A majority of projects that have gone bad are my fault. Sure, it would be strongly argued that it is the client’s fault, but when it comes down to the nitty-gritty, I didn’t set good expectations. Those incidents create a flood of e-mails, a high-stress call, and sometimes threats for either party that ought not happen.
Expectations, clear ones, set the tone for the entire project and the duration of what could be a long-term client relationship. Don’t mess it up with muddy water.
how to avoid poor expectations
The key to such calamities is communication. I state before a call is scheduled what my normal starting price for a project is and what my timeline looks like. That immediately dissuades those who are looking for a $500 site by the end of the week.
Communication can also disrupt feelings of discontentment with waiting for the project start or completion. Unless there is a hard deadline due to a publication or some sort of hard launch, then it’s best to communicate that everyone gets your full attention when it’s their turn, just as you expect with a doctor’s visit. I don’t mind waiting past my appointment time nearly as much when I know I won’t be rushed out the door when it’s my turn to be seen.
terms and conditions
Terms and conditions should be stated clearly and in plain terms, not legalese. My terms are quite a bit longer than I would like them to be, but if any part of it is removed, then it opens the door for poor communication. As an example, if I solve a need that many people have with their sites and I spent a good chunk of time solving it, I like to share it on GitHub or package it into a plugin – my terms allow me to do that so long as it’s not proprietary to my client’s business. No surprises.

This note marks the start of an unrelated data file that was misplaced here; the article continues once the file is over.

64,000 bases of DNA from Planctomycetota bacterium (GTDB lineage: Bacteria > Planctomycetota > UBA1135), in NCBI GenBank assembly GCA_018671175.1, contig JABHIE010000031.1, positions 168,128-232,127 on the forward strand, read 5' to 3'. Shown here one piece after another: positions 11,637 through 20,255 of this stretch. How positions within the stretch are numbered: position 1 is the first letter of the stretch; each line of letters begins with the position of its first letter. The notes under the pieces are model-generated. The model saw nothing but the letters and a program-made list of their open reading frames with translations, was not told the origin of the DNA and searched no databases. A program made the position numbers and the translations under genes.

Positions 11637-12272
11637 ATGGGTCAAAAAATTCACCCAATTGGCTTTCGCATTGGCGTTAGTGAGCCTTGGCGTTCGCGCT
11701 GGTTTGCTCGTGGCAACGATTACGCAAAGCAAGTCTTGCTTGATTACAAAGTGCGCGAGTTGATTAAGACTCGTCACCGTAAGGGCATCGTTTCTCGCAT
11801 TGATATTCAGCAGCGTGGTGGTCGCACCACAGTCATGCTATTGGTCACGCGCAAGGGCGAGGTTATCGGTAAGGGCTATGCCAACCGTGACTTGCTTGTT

reputations precede you
It’s always good when someone is referred to you from a close friend or respected colleague of that person. There is going to be an instant trust with your new contact because they have built trust with their contact. That’s one barrier down right away.
When I sense that someone is leery of my ability to exceed their expectations, I often open them up to the idea of asking around on Twitter what other people “think about @jpetersen’s #WordPress and #GenesisWP skills” and I have yet to see anyone do that, so it must be transparent enough to do the job.
I’ve said dozens of times that I’m an open book. Very, very rarely do I hide anything that I’m doing with the rare exceptions of launching a new service when I only teased and told 2 people – one of whom was also concurrently working on his own service and we both launched same-day.
Once I’ve figured something out and it’s not any real benefit to be the only one who knows what it is that I’m doing, I share it. Transparency reaps trust and helps an expectation that I’ll help out in the very near future. I don’t like monopolies, even in what I do for a living.
When clients see that is the kind of person you are, you are helping your current and future self out… possibly even future generations.